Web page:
Australia criticised for Antarctica airport plan
Scientists hit back at plans.
Australia’s government has received strong criticism in its plans to build an airport and runway in Antarctica.
The multibillion-dollar project is expected to involve blasting petrel rookeries, disturb penguin colonies and lay down more than 115,000 tonnes of concrete.
Environmentalists say the airport will be destructive to the biodiversity of the continent.
“It’s unprecedented in the Antarctic in terms of the scale of investment and the impact on the environment. Although it is being done in the name of science, very few scientists are enthusiastic. This is more about flag-waving. It is about firming up Australia’s presence and our claim,” said Shaun Brooks, an environmental scientist at the Institute of Marine and Antarctic Studies of the University at Tasmania.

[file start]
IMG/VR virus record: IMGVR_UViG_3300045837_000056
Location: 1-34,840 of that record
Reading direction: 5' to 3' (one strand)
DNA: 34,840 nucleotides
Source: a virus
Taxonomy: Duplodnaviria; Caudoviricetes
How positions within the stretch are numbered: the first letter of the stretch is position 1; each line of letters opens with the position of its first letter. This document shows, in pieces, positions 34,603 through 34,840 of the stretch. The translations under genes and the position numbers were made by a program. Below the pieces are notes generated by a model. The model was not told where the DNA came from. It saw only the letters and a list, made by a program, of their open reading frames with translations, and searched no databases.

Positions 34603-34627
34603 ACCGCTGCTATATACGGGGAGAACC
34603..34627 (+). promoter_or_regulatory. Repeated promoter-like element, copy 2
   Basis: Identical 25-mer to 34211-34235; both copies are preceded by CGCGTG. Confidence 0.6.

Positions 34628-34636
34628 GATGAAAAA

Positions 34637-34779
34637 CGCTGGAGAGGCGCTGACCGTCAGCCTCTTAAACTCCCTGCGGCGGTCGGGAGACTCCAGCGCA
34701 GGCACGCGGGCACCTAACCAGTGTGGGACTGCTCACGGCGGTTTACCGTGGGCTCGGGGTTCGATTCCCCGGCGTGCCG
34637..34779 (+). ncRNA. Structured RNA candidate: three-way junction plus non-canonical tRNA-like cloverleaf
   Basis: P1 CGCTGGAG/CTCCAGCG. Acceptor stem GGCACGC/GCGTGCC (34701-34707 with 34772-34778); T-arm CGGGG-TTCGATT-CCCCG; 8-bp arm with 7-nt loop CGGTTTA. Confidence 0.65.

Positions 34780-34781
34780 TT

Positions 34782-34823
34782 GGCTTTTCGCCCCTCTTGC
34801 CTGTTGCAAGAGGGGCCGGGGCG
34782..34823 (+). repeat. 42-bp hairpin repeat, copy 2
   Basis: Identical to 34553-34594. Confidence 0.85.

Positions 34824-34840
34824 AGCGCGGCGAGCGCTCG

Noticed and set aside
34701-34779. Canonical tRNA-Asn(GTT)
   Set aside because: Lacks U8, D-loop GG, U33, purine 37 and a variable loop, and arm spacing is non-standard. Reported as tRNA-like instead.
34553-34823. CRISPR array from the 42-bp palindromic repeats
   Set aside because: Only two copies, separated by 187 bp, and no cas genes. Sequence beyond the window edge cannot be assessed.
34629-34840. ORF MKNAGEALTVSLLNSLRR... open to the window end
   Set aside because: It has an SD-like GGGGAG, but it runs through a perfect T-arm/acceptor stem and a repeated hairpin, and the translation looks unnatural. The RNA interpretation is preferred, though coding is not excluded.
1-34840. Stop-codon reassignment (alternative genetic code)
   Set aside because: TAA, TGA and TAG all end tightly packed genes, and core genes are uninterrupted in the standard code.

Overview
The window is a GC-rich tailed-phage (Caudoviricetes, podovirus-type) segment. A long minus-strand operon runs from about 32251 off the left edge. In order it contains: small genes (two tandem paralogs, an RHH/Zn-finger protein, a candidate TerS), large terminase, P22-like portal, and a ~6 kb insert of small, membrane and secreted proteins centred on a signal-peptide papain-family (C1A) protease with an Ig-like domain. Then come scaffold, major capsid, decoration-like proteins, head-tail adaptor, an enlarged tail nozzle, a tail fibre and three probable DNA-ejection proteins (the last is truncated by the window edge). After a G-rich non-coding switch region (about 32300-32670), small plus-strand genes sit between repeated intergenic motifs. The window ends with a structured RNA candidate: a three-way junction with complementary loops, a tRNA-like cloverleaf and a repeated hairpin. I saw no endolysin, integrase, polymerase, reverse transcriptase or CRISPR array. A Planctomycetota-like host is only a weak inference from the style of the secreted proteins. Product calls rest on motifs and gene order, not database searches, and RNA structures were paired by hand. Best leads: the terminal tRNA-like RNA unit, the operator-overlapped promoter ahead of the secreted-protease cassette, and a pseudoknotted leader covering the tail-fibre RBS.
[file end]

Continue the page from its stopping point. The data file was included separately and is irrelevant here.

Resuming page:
“I can’t help thinking this will become a white elephant. How can you justify a multi-billion-dollar runway for a base with only 19 people during the winter and which has been maintained without problems since 1957?”
Ironically, the Australian government claims the airport will allow year-round access for environmental scientists to study the continent’s wildlife and marine ecosystem.
The 2,700-meter paved runway will be capable of handling Boeing 787 Dreamliners and Airbus A330’s.
Activists say the runway is unnecessary as there are alternative aircraft that can be used, such as those that use skis instead of wheels for take-off and landing.
The Australian government is conscious that China and Russia are upgrading their bases in the region and want to up their presence on the continent too.